Just as I feared, some parishioners have downloaded the document from the internet
and are using it as the basis for a campaign of ?priest policing?. No matter how
devout and well intentioned the priest, the slightest perceived violation of any
precept in Redemptionis Sacramentum results in a stern ?please-rectify-immediately-or-else?
letter. These condemnations are totally devoid of the spirit of charity called for
by the document.
Of course, these same people do not affirm priests for their diligent observance
of those practices that are encouraged in the document. I cannot begin to understand
what motivates those who go to Mass with the sole intent, not of praying, but of
finding fault. Surely, that is a much more grave abuse of the eucharist than the
relatively minor matters about which they complain. Is it any wonder that there
is a vocations crisis?
I can’t speak for others, but I don’t go to Mass for the sole purpose of finding
a bone or two to pick with the presiding priest or the parish. Usually I go to masses
offered by the Fathers
of the Oratory of St. Philip Neri. However, when I’ve visited my parents in
Levittown, my future in-laws in Erie, and my fiance in Tulsa, I’ve run into some
rather obvious abuses.
I wanted to be charitable and assume the document hadn’t “sunk in” yet.
As time passed, it seemed far more likely it was just ignored. I’ve seen glass vessels,
an army of eucharistic ministers (9!), and clutter (i.e. decorations and offering
baskets) in front of the alter, among other abuses. These are simple matters to
attend to and not doing so shows blatant disregard and disrespect for Church authority.
The author continues:
Whilst I agree that some of the practices named in Redemptionis Sacramentum are
most undesirable, my experience suggests that few, if any, presiders are guilty
of them. There are other poor practices which occur more frequently which I would
I’m glad the Oratorians aren’t the only ones who pay attention, but from what I’ve
seen and heard, it seems the majority of this country’s priests do not.
# preaching homilies that do not offer an adequate understanding and appreciation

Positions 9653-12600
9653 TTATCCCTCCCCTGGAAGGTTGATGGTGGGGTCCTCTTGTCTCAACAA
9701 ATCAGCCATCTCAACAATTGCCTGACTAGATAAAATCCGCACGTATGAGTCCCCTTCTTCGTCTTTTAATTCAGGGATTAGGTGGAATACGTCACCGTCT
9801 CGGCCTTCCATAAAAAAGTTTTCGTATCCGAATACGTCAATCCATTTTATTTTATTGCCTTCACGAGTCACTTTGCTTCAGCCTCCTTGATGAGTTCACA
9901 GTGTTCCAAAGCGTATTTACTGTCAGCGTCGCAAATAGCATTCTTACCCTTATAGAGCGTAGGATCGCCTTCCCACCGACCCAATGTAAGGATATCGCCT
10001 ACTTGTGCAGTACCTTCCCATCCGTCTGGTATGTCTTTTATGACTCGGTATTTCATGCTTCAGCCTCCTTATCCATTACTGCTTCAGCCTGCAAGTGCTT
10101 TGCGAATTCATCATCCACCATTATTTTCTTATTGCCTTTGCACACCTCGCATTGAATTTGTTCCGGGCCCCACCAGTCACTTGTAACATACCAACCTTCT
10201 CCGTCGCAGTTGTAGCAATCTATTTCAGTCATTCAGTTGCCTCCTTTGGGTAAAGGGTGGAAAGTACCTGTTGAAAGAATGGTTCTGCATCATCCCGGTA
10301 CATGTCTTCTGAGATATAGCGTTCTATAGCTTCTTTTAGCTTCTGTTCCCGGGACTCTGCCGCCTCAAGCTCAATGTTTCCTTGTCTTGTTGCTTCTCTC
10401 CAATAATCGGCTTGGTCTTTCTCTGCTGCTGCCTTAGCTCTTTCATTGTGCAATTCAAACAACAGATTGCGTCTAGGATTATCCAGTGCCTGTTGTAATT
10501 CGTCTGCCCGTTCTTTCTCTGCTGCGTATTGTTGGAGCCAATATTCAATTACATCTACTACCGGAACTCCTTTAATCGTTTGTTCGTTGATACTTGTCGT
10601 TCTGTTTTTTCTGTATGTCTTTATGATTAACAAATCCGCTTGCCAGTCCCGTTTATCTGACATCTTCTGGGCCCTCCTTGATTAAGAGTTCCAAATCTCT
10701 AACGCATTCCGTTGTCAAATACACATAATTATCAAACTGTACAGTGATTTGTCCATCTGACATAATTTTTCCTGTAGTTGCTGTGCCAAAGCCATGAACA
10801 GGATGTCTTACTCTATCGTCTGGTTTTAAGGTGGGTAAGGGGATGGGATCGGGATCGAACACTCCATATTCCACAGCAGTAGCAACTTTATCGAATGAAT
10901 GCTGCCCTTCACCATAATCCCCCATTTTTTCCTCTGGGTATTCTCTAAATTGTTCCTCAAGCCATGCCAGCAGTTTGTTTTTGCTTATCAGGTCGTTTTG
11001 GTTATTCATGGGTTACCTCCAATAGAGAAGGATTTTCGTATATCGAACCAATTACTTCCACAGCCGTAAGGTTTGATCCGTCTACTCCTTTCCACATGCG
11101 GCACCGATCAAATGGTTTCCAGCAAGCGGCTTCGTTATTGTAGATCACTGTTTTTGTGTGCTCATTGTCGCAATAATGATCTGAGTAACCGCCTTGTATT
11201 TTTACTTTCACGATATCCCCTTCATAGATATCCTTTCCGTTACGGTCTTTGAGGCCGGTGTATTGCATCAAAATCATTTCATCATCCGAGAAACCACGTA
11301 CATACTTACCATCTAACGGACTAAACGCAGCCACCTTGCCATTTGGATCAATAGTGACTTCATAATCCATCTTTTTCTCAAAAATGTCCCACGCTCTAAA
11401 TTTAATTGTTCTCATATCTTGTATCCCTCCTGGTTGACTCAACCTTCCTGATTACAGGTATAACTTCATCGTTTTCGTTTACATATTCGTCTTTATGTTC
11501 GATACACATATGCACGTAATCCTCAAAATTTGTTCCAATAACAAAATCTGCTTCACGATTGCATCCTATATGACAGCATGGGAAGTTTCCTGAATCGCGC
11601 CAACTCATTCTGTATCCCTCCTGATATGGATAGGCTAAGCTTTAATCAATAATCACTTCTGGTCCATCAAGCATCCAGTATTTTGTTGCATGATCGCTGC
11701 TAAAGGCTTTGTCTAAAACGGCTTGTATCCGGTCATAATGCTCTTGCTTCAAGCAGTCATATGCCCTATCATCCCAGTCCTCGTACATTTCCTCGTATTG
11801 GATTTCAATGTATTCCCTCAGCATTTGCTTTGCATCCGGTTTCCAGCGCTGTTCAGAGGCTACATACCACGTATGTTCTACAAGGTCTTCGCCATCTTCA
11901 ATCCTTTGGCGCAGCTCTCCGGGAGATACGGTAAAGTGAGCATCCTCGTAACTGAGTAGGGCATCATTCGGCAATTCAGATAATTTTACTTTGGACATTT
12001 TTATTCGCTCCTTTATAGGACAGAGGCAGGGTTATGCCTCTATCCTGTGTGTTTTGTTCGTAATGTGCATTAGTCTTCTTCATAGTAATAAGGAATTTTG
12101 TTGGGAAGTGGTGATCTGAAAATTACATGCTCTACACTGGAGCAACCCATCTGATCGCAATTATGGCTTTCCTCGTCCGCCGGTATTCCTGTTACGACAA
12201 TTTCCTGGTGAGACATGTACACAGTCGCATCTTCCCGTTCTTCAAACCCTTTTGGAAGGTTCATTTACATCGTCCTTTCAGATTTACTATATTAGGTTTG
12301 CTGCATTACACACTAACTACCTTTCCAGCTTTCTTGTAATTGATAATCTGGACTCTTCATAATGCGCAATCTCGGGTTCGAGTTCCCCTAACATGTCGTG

of the scriptures or of the liturgical celebration
# ignoring opportunities provided by the Directory for Masses with Children
# giving priority to the singing of hymns rather than the singing of acclamations
and responses from the liturgy itself
While these are all regrettable and worthy of treatment in a separate document,
they are not abuses covered in RS.
# regularly using hosts from the tabernacle instead of consecrating sufficient hosts
for the community present
# not making the chalice available to the congregation
These abuses are addressed in RS. The author has every right to be offended
by them and want them addressed, just as I want other abuses addressed. I guess
we’re both liturgical vigilantes now.
# non-liturgical greetings
# using secular or popular music with superficial, sentimental words at weddings
# replacing the funeral homily with extended eulogies
# using AV technology in liturgy in a way that distracts and detracts from the celebration
# not making strangers and visitors welcome
Again, these are not eucharistic issues and should be addressed by a separate Church
document. Heck, I bet most of these are covered by the GIRM.
# cluttering the altar, both on top and underneath, with extraneous objects.
This is a relevant abuse and one that, as I mentioned, also bothers me.
The gravest abuse surely is to behave in a manner that turns the eucharist, which
should make of us one body in Christ, into a source of bitter division.
I’m afraid the offending priests and bishops have already done that. RS seeks
to repair some of the damage and prevent its continuance.